On Monday, The Player’s Tribune published an editorial by rapper J. Cole, who opened up about how his highly competitive nature and his lack of confidence, stopped him from collaborating with other artists in the industry.
“The first thing that rushed to my mind was the missed opportunity of community,” Cole said of the conversation he had with himself about mingling with other rappers. “A combination of a competitive ego mixed with a deep fear of rejection had kept me from collaborating with peers that I respected all of these years and prevented me from building real friendships with them. I had spent my career closed off. I didn’t want that to be the case forever.”⠀⠀⠀⠀⠀⠀⠀⠀
He continued, saying, “Four years have passed. In that time I’ve been blessed with two sons, learned the delicate art of balance between parenthood and career, had the pleasure of working with a ton of talented artists as a featured rapper, spent 10 magical days recording a Dreamville album in Atlanta, and put a lot of time and energy into sharpening my sword and growing as an artist.”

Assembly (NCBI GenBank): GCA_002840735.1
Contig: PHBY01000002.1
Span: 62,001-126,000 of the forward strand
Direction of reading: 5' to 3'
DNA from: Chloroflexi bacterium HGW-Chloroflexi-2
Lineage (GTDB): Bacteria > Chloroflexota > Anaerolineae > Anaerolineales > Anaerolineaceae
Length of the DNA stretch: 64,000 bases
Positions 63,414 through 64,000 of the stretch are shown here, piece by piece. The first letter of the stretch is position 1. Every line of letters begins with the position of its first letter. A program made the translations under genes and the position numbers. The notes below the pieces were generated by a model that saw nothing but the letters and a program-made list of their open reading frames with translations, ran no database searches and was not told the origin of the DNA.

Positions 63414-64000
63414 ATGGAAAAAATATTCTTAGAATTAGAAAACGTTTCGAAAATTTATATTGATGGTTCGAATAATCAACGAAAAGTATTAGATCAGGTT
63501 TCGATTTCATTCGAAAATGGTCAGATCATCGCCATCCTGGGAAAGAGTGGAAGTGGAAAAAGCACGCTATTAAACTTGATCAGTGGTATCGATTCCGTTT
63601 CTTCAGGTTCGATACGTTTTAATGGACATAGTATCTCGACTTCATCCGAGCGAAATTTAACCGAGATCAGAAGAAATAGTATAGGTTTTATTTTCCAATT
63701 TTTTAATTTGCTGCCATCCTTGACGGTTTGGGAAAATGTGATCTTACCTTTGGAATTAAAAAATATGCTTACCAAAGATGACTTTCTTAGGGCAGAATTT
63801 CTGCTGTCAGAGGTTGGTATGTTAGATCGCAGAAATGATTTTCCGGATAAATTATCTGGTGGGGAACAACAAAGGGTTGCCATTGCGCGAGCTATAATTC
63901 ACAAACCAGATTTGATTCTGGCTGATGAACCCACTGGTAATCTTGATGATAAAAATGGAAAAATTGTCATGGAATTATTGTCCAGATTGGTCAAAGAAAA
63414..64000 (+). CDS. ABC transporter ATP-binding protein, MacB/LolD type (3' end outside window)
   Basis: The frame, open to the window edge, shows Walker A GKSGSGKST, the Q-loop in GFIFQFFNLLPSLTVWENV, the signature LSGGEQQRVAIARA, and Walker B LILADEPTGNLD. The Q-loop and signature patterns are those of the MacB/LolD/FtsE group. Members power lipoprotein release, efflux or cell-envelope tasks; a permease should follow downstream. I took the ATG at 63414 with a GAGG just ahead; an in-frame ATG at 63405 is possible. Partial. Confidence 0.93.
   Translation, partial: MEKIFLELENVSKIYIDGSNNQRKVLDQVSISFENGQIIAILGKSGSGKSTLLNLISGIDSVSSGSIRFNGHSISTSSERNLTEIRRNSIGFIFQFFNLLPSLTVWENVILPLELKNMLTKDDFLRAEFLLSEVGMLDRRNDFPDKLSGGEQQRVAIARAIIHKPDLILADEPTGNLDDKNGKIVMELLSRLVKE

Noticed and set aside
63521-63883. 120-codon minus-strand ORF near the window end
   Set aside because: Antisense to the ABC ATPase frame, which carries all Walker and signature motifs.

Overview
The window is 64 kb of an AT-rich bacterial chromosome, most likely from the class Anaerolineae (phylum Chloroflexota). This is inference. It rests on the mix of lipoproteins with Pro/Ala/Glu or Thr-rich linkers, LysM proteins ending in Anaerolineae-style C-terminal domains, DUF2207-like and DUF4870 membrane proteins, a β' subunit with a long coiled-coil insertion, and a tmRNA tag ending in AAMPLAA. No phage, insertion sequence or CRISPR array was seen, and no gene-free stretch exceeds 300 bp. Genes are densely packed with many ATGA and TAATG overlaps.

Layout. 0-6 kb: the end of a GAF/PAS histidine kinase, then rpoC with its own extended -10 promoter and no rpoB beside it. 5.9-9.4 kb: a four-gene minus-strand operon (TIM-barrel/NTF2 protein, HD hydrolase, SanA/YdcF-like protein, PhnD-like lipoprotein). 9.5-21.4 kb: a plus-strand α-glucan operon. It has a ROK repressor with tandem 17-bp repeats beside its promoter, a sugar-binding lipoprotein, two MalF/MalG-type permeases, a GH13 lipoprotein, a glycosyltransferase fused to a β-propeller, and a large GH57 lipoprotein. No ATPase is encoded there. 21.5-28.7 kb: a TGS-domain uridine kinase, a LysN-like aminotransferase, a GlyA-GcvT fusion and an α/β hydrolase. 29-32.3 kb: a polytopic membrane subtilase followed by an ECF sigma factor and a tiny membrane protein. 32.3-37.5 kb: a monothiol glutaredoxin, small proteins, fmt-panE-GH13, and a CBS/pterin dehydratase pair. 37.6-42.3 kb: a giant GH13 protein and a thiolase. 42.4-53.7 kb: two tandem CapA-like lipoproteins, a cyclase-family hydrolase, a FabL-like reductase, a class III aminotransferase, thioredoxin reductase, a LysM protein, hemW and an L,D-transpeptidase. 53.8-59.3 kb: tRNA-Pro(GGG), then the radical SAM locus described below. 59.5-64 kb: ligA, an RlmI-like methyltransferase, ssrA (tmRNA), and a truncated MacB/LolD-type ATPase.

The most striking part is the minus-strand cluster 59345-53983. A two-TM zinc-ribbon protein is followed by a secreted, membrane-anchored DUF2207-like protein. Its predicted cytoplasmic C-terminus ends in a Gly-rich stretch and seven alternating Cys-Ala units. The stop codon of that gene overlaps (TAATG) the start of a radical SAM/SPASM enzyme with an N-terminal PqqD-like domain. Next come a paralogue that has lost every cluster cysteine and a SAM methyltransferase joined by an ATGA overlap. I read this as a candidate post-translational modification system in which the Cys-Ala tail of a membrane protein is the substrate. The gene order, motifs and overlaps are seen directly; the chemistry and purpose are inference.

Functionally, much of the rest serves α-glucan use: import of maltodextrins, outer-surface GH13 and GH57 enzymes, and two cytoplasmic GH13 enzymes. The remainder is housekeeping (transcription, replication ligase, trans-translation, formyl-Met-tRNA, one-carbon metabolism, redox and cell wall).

While he may have kept his distance early on, Cole recently made himself available to other artists by way of his Dreamville’s Atlanta base, which he opened up to just about any rapper that wanted to appear on “Revenge of the Dreamers III.” He also made guest appearances on songs by Gang Starr and Young Thug.
Cole also spoke on holding himself to unrealistic goals, including his extreme desire to become the greatest rapper alive. Following the success of his 2014 project “Forest Hills Drive,” Cole felt as if he had achieved this feat and was left unmotivated to create new music. However, after returning to “Mohammad’s crib,” where he resided before his deal with Roc Nation mogul Jay-Z, the North Carolina MC was able to push himself to complete “4 Your Eyez Only,” which motivated him to go even harder on his forthcoming album, “The Fall Off,” which he hints could be his last album.
“A long term plan of becoming the best rapper I could possibly be before hanging up my jersey, leaving nothing on the table when all was said and done,” he wrote. “The seeds for The Fall Off were planted.”